The economy may be stagnant, Washington may be in a political catfight and winter lingers in much of the country but for the American consumer these are the best times since William Jefferson Clinton was in the White House.
Consumer confidence soared to 125.6 in March according to the Conference Board index, the highest it has been since December 2000. Analysts had forecast a slight decline to 114.00 from February's 114.8.
In fact, except for the two and a half year period from May 1997 to December 2000 at the height of the dot-com bubble, when confidence was higher every month but one, it is the highest this sentiment gauge has been in 48 years since November 1969.
Consumers felt more optimistic about the near-term outlook for jobs, income and business. The number of people noting 'good' business conditions rose to 32.2 percent in March from 28.2 percent and those calling business conditions 'bad' dropped to 12.9 percent from 13.4 percent.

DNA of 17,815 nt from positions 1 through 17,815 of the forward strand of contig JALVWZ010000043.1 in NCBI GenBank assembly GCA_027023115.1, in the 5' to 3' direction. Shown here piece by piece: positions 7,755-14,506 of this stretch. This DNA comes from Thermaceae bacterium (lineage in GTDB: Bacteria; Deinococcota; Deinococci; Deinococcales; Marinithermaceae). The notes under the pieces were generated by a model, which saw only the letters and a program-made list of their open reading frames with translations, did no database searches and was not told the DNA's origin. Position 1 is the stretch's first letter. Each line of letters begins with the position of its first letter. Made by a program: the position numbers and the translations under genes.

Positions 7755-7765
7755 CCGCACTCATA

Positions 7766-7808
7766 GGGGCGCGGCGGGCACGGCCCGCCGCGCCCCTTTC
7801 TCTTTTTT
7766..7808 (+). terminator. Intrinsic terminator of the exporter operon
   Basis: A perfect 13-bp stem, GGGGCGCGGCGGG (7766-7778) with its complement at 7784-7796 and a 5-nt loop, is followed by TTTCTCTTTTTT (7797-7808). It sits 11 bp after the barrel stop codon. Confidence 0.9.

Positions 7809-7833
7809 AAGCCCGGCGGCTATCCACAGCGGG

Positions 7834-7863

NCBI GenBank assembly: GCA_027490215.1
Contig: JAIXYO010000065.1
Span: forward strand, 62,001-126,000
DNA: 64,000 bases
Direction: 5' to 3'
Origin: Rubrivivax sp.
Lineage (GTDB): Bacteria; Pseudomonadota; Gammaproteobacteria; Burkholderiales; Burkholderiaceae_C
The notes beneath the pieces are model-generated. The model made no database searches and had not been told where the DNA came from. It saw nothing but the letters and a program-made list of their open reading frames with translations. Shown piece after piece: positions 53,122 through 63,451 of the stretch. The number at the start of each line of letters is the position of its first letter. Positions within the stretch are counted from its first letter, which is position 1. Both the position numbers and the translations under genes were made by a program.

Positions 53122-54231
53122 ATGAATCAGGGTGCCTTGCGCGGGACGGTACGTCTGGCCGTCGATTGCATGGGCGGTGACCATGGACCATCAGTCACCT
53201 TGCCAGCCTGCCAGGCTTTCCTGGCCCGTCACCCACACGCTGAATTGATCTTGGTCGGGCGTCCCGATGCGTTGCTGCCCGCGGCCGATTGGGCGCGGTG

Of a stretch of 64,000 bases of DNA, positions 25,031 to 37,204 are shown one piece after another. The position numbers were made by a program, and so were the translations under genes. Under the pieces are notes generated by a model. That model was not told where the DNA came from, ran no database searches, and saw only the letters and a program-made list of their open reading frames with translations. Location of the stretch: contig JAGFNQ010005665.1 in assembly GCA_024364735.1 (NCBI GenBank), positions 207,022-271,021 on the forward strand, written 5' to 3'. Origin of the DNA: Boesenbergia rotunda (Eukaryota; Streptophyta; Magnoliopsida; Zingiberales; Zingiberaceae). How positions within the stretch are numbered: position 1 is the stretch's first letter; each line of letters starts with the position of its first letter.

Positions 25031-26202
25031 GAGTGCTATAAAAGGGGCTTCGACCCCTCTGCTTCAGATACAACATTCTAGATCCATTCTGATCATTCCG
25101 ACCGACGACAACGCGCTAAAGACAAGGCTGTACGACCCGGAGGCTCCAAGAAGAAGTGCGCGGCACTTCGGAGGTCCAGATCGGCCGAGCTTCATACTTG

Equity averages have surged since the presidential victory of Donald Trump in November. The NASDAQ, Dow and S&P 500 have all climbed well beyond their previous highs. For the technology weighted Nasdaq it has conclusively broken its 17 year high of 5,132.52 of March 2000.
Even if only half of Americans are invested in the stock market, all, it seems can partake of its optimism.
Chief Market Strategist
WorldWideMarkets Online Trading